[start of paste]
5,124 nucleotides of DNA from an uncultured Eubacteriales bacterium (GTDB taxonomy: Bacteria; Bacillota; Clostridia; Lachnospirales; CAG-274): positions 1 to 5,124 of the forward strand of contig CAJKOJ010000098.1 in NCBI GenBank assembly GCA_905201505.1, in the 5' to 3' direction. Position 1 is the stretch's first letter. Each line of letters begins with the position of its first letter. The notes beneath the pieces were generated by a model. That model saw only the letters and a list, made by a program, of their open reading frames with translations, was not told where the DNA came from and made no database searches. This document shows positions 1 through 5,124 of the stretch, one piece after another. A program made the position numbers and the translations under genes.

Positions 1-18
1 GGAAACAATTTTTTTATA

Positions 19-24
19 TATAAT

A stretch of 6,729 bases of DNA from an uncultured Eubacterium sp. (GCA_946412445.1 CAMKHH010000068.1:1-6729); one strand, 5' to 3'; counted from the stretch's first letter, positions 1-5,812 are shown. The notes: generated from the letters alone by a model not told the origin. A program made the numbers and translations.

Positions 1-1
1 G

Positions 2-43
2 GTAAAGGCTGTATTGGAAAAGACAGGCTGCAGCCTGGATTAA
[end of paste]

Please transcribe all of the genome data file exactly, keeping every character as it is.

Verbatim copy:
5,124 nucleotides of DNA from an uncultured Eubacteriales bacterium (GTDB taxonomy: Bacteria; Bacillota; Clostridia; Lachnospirales; CAG-274): positions 1 to 5,124 of the forward strand of contig CAJKOJ010000098.1 in NCBI GenBank assembly GCA_905201505.1, in the 5' to 3' direction. Position 1 is the stretch's first letter. Each line of letters begins with the position of its first letter. The notes beneath the pieces were generated by a model. That model saw only the letters and a list, made by a program, of their open reading frames with translations, was not told where the DNA came from and made no database searches. This document shows positions 1 through 5,124 of the stretch, one piece after another. A program made the position numbers and the translations under genes.

Positions 1-18
1 GGAAACAATTTTTTTATA

Positions 19-24
19 TATAAT

A stretch of 6,729 bases of DNA from an uncultured Eubacterium sp. (GCA_946412445.1 CAMKHH010000068.1:1-6729); one strand, 5' to 3'; counted from the stretch's first letter, positions 1-5,812 are shown. The notes: generated from the letters alone by a model not told the origin. A program made the numbers and translations.

Positions 1-1
1 G

Positions 2-43
2 GTAAAGGCTGTATTGGAAAAGACAGGCTGCAGCCTGGATTAA